Here were the comments we sent Yuyi on the spreads above:

Spread 9:   The scene on the left is a bit close to the one on spread 11. Is it possible to change this one up a bit? This is a quieter moment in the story. We’d also  love to add mom into this scene. On the right side, we’ve love for Thunder Boy to be bigger, and would love for him to be leaning in, perhaps like he’s whispering, or gesturing to us that he’s telling a secret.

Spread 10: We LOVE this! We don’t want to lose too much of Thunder Boy’s head so it would be great to move him up a bit. We also don’t want to lose the snake in the gutter, could you shift his head to the left?

Spread 11: We’d love to see a little more action in the right hand side. Maybe make him larger in scale as well? Have him be in a more powerful/active pose?

Yuyi sent us more detailed sketches—you can see how the art has developed:

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Isn’t the little sister adorable?! For those of you who have read the book, I think you’d agree that she steals the show. And to think she almost didn’t exist!

We also sent these sketches to Sherman, who loved them so much. “Oh the sketches just made me cry!” He was also inspired to make some text changes in response to Yuyi’s art—for example, he added the little sister character into the text, and we also worked to get the ending just right.

In this case, these are the comments we send Yuyi on the three spreads I shared above:

Spread 9: LOVE

Spread 10: Need lots of bleed especially on the bottom so we don’t lose too much

Spread 11: GREAT. Love little sis hanging on Dad’s leg!

As you can see, not too many comments—Yuyi was given the go-ahead to go to final art.

In the meantime, Sherman and I continued to work on the ending—we felt that the resolution was happening too quickly. Here’s the previous ending text:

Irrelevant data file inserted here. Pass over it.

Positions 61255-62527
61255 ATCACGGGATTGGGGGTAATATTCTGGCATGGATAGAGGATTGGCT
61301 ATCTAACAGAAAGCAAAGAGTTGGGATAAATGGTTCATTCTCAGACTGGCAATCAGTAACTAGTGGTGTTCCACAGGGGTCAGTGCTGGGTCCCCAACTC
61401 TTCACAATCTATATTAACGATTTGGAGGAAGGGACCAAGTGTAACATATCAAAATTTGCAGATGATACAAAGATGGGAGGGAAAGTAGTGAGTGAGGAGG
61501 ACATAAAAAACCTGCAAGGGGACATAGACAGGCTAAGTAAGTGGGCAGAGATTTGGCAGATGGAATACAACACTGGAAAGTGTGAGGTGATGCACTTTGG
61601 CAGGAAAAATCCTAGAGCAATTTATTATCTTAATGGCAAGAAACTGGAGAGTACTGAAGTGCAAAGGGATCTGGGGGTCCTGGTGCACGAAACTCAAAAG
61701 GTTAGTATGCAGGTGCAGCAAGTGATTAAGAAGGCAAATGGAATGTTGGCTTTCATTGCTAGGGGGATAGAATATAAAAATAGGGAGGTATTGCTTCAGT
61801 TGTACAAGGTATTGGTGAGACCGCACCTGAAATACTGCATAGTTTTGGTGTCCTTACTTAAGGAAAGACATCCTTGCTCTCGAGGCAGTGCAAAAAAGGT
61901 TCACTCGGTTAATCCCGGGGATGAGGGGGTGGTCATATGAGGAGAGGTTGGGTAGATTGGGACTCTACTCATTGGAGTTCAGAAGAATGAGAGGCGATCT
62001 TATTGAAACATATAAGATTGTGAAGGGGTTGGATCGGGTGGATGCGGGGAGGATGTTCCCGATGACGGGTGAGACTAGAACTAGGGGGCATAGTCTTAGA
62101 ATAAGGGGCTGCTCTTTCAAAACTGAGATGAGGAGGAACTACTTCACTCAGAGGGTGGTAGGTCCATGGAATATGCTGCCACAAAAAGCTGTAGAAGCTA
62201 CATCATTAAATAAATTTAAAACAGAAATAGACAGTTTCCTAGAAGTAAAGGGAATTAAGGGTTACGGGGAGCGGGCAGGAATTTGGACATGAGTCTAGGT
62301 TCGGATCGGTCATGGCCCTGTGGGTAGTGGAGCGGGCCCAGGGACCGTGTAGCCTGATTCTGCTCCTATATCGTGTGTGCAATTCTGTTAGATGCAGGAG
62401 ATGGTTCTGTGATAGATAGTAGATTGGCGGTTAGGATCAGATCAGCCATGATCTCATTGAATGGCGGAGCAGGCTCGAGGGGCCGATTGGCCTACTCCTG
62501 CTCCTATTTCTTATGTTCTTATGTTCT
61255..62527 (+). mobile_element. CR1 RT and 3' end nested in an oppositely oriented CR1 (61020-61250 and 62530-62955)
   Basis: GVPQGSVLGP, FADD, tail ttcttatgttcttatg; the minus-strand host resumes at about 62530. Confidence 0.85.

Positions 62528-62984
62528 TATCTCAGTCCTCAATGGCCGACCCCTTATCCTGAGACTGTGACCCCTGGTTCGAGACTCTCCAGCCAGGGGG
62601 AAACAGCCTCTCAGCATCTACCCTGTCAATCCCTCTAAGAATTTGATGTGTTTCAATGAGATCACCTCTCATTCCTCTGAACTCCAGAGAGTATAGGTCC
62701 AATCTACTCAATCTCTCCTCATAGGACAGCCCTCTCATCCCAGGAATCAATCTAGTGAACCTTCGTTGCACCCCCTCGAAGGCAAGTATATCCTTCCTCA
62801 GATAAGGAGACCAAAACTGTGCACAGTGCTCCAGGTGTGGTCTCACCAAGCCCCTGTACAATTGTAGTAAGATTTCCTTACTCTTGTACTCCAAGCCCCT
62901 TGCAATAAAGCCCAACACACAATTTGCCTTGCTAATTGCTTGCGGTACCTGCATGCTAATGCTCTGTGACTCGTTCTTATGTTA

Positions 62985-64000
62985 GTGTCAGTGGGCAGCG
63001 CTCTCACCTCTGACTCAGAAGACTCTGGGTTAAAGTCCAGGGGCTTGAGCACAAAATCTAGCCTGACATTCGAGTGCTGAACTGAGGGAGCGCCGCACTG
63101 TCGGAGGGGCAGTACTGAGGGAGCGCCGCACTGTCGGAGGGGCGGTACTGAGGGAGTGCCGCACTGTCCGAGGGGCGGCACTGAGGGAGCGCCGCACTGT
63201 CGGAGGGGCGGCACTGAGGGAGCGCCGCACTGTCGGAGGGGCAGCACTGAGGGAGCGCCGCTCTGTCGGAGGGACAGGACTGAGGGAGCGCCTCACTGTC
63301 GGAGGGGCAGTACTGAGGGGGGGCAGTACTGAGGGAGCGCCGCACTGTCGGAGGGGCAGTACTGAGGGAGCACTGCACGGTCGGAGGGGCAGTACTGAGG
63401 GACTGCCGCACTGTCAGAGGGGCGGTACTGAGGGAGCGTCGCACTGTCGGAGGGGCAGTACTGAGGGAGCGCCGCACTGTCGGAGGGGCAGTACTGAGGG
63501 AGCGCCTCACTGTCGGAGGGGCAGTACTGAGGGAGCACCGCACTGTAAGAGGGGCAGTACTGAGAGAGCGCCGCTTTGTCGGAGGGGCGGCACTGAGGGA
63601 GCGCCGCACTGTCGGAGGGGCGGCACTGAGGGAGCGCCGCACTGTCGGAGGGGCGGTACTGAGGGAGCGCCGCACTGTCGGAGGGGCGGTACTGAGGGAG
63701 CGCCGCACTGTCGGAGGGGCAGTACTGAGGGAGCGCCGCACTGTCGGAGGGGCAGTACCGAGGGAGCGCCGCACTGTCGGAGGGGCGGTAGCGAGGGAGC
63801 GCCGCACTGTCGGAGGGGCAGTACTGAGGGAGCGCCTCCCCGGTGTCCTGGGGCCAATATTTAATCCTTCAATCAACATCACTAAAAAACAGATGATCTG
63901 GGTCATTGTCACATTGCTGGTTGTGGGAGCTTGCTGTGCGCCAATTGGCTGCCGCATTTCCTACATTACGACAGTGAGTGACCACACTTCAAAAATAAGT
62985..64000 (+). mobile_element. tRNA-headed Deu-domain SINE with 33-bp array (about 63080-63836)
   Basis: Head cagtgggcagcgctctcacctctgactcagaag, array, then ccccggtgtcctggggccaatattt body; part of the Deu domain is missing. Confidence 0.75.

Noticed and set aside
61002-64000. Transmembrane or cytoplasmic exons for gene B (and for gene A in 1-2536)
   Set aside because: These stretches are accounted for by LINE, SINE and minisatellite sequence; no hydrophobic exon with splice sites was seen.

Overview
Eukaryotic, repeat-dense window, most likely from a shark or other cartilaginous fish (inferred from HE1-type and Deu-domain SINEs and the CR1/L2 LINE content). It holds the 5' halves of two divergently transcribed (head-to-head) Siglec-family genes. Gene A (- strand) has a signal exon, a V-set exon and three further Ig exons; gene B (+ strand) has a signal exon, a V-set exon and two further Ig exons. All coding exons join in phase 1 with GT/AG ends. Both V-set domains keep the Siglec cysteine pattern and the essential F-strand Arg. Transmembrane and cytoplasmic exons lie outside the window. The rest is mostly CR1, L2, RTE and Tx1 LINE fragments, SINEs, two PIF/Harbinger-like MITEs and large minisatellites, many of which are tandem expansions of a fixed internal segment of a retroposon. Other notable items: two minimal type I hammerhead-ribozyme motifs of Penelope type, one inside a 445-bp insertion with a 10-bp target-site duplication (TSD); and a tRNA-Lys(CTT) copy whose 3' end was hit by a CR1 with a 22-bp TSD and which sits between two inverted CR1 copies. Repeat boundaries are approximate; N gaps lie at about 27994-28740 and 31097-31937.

I do not want the name

they gave me when I was born.

I do not want to be Little Thunder.

I don’t want to be small.

Hey, wait.

I just had a great idea.

I know how

to fix this thing.

My Dad will stay Thunder

But my name will be Lightning.

Together, my Dad and I

will become amazing weather.

Our love will be loud

and it will be bright.

My Dad and I will light up the sky.

Sherman thought about it, and decided that he wanted the new ending to deepen the father’s role. Here was his revision:

I love my dad but I don’t want to be exactly like him.

I love my dad but

I want to be mostly myself.

I love my dad but I want my own name.

What do I do? What do I say?

“Son, I think it’s time I gave you a new name. A name of your own.”

My dad read my mind! My dad read my heart!

“Son, my name will still be Thunder but your new name will be…”

LIGHTNING!

Together, my Dad and I

will become amazing weather.

Our love will be loud

and it will be bright.

My Dad and I will light up the sky.

Even though we often like to have the child solve a problem in children’s books himself, in this case we felt the new ending rang more true—it seemed fitting for Thunder Boy Jr. to declare his will of wanting his new name, and for his father to help grant his wish in the end. Yuyi suggested having both the father and son say “Lightning!” at the same time, which made for a satisfying ending.

Because we expanded the ending, we now needed to condense some of the beginning. Here’s a revised spread at the beginning with new text including the sister:

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Ah, there’s Mom!

If you look at the finished book, you’ll notice further art changes to the composition that were made, even after this sketch. It’s always a work in progress.

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And then comes the part that is still one of my absolute favorite parts of my job—when the final art starts coming in. In this case, Yuyi sent in scans of her art.

This is one of the first pieces Yuyi sent in:

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Absolutely gorgeous.

We sent a few test pieces into the printer to start picking paper and proofing. At this stage, we’re working closely with our production department—Erika Schwartz supervised the production of this book. We got in test proofs with the art on both coated and uncoated paper, and then reviewed both carefully. Personally, I’m a sucker for the texture and feel of uncoated paper, but it really depends on the specific art style and book. In this case, it was unanimous: we decided to go with coated paper, because it made Yuyi’s colors really pop.